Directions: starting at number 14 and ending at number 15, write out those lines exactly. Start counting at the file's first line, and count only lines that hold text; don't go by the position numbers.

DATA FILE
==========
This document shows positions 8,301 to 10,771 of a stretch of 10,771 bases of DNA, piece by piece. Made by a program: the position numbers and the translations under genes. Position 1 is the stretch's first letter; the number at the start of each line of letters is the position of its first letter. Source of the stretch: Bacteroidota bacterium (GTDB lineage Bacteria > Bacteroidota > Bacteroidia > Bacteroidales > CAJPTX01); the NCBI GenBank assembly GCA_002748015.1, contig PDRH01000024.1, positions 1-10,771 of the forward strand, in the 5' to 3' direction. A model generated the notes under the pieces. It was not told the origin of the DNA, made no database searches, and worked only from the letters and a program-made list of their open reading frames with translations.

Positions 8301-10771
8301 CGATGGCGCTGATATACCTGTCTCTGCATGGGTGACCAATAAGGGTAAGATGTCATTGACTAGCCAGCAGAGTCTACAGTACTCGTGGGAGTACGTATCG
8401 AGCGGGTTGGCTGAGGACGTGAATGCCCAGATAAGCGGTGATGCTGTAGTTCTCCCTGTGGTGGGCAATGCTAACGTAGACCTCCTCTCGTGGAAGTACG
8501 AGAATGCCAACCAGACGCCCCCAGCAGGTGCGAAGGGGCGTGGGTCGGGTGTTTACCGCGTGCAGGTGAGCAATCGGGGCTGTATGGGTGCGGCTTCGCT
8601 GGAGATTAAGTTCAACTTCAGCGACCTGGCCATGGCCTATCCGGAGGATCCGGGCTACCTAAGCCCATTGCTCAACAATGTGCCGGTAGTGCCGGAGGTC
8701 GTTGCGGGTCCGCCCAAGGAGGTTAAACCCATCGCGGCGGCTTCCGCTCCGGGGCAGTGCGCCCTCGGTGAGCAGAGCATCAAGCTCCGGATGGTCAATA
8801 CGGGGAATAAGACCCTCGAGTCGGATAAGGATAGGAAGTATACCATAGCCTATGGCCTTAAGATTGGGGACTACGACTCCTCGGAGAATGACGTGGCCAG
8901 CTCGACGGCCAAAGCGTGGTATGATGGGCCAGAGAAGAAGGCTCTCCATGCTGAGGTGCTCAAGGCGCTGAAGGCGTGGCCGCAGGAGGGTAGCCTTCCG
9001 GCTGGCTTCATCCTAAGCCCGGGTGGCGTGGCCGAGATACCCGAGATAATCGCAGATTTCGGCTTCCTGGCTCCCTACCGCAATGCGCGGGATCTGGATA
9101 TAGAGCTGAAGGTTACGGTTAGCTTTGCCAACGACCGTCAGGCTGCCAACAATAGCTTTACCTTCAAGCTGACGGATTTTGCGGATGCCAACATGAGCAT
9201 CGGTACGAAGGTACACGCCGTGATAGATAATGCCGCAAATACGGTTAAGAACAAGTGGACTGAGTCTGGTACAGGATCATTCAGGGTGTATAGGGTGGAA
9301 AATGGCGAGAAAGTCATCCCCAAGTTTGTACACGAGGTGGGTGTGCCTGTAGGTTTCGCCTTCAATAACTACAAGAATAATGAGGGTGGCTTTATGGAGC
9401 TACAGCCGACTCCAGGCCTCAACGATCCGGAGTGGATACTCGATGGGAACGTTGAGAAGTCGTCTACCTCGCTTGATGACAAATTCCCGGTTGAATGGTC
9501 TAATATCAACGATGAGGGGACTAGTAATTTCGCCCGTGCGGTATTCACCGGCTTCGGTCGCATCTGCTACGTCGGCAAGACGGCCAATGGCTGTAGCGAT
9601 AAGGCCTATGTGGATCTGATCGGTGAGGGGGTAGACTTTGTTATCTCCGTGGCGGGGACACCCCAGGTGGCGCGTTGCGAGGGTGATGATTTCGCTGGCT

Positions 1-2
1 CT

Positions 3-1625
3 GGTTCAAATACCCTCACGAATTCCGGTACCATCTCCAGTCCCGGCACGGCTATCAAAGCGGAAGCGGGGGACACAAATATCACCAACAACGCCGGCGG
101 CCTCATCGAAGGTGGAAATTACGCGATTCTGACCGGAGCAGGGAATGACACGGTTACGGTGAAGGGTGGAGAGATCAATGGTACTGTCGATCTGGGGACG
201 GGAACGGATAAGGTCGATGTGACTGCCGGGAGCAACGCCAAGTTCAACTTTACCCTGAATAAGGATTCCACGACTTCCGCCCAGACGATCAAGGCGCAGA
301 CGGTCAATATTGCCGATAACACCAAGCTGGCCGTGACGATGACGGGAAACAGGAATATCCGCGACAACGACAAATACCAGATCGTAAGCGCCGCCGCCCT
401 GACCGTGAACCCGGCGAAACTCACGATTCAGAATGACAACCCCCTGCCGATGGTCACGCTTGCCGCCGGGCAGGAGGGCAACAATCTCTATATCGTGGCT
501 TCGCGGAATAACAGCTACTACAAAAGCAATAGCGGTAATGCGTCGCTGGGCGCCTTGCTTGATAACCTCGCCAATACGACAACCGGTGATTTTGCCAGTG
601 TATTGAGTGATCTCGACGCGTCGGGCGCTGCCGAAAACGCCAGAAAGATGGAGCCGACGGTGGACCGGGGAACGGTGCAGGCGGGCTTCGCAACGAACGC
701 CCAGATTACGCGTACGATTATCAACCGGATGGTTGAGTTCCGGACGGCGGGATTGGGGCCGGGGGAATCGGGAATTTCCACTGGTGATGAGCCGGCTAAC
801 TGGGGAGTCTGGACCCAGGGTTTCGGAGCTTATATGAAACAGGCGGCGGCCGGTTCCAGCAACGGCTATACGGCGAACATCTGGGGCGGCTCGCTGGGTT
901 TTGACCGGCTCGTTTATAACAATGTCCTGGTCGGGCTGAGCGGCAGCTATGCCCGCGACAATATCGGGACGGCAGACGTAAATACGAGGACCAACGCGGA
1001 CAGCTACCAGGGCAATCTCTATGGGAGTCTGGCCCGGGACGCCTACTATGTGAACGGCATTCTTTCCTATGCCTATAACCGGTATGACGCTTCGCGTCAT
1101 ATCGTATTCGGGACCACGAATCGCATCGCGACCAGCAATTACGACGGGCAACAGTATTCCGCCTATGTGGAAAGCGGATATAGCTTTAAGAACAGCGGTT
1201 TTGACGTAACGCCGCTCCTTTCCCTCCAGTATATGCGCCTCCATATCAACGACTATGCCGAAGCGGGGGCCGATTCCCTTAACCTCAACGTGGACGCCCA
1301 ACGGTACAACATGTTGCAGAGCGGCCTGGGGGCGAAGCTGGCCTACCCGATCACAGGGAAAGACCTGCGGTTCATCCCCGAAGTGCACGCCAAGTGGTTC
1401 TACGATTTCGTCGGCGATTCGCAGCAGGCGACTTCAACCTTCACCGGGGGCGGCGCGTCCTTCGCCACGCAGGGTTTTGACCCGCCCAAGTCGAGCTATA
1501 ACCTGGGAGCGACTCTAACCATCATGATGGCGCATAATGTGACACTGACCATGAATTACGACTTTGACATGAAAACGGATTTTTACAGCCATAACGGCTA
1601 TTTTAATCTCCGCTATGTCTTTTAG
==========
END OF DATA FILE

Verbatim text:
9401 TACAGCCGACTCCAGGCCTCAACGATCCGGAGTGGATACTCGATGGGAACGTTGAGAAGTCGTCTACCTCGCTTGATGACAAATTCCCGGTTGAATGGTC
9501 TAATATCAACGATGAGGGGACTAGTAATTTCGCCCGTGCGGTATTCACCGGCTTCGGTCGCATCTGCTACGTCGGCAAGACGGCCAATGGCTGTAGCGAT